In 1996, urged on by a mentor at Mayer Brown, Lightfoot joined the U.S. Attorney’s Office. She was motivated in part by the fact that the office was “almost exclusively white male”; in her view people of color needed to be represented, particularly given the wide latitude in investigating and charging enjoyed by federal prosecutors. She also cites family history when describing her motivation. Her grandmother’s husband was murdered by a Klansman in the 1920s, when “there was never any thought that the guy would face justice”; an older brother has been in and out of prison, which she has said gives her insight into the impact of crime on families.
She prosecuted violent crime extensively in addition to bankruptcy fraud and public corruption. She helped convict former 15th Ward alderman Virgil Jones of taking a $7,000 bribe in the Silver Shovel scandal. It was the height of the war on drugs, which she now criticizes as resulting from politicians who wanted to look tough on crime without regard for the “devastating” consequences increased incarceration would have on communities. As for her role, she told me, “I was a federal prosecutor enforcing existing federal law.”
Lightfoot became chief administrator of OPS in 2002 and led it for two years. A Chicago Tribune investigation of that period revealed a pattern of cursory investigations, sometimes involving no more than a review of police reports. Lightfoot now says she made numerous recommendations to terminate officers for unjustified shootings, and that the agency for the first time recommended firing officers charged with lying in an investigation, but the recommendations were generally rejected. The problem, she says, was that the agency was part of the department it was charged with investigating.
Lightfoot went on to be a top administrator at the Office of Emergency Management and Communications in 2014; she has recalled getting dirty looks from officers who’d been assigned to the 311 call center as a result of disciplinary actions she had recommended. In 2005 Lightfoot was appointed deputy chief of the procurement department under Mary Dempsey, in the wake of a scandal involving minority contractor fronts run by a white family close to Mayor Richard Daley.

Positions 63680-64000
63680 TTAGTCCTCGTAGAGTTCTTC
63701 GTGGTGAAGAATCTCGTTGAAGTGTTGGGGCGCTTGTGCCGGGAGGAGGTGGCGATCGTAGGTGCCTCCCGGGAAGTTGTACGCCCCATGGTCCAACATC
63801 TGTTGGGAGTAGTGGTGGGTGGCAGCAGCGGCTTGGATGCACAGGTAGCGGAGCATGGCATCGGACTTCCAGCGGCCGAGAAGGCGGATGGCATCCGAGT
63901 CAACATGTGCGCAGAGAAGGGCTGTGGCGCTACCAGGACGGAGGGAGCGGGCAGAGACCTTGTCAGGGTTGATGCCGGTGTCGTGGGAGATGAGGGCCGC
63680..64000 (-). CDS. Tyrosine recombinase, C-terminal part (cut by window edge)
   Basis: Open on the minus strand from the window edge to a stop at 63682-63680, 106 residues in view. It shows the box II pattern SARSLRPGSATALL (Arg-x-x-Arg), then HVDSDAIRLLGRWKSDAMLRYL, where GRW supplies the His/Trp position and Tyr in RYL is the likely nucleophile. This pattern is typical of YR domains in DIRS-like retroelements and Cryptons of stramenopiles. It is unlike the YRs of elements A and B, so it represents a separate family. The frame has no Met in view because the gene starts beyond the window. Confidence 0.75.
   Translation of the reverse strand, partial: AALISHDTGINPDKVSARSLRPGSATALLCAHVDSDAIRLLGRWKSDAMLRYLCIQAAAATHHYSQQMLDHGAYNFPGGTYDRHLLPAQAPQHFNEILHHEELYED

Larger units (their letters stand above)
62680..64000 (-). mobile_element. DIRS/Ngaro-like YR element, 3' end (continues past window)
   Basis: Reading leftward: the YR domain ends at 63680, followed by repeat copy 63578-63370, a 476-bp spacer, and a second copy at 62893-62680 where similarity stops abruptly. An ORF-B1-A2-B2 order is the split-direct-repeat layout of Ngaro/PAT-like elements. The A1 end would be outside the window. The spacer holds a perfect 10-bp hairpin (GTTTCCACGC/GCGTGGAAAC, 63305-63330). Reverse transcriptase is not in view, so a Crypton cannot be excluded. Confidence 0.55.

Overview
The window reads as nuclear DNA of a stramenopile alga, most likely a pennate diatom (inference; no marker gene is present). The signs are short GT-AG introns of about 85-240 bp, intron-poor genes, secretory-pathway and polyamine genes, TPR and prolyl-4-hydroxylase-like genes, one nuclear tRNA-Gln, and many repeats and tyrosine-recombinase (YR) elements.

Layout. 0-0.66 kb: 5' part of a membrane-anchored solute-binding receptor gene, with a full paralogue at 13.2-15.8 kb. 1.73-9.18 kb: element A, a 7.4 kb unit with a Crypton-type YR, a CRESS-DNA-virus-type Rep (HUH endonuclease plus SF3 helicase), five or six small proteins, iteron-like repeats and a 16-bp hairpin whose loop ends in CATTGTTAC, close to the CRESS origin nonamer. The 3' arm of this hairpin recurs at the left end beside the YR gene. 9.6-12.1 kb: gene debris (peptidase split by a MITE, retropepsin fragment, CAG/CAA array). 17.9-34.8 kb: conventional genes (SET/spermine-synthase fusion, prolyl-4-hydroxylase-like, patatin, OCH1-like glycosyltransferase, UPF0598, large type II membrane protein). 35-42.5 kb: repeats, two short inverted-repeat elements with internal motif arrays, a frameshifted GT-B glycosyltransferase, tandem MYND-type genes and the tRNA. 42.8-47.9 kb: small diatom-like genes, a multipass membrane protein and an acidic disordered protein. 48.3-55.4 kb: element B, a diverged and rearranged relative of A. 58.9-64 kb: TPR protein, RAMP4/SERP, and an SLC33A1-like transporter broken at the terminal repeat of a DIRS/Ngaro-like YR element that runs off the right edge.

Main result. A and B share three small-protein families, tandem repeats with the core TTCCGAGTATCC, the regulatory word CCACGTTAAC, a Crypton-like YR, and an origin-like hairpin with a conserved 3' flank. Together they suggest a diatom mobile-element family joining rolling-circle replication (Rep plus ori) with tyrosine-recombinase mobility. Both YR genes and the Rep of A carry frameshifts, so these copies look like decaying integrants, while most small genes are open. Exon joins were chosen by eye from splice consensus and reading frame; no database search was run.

According to the Sun-Times, Dempsey and Lightfoot “made waves by taking on powerful targets,” including wheeler-dealer Tony Rezko, who was later convicted on corruption charges. She and Dempsey also went after top Daley fund-raiser Elzie Higginbottom. (Higginbottom is a part owner of the Reader.) Mayor Daley reportedly felt they had gone too far.
Lightfoot left after a few months, concerned, she now says, that corruption wasn’t being adequately addressed.
Dempsey was Daley’s longtime library commissioner—she resigned after Emanuel’s first budget included deep cuts for libraries—and her assistant commissioner was Amy Eshelman, who is now Lightfoot’s wife. They married on the day Illinois made gay marriage legal. Dempsey is now a top donor to Lightfoot.
Lightfoot returned to Mayer Brown, and in 2015 Emanuel appointed her president of the Chicago Police Board. The board was notorious for overriding disciplinary recommendations by the police superintendent. Under Lightfoot it changed course, terminating officers in 72 percent of the cases it heard. As board president she was sometimes the target of vociferous protests, particularly calls for the firing of Detective Dante Servin, who shot and killed Rekia Boyd, though at the time his case wasn’t before the board.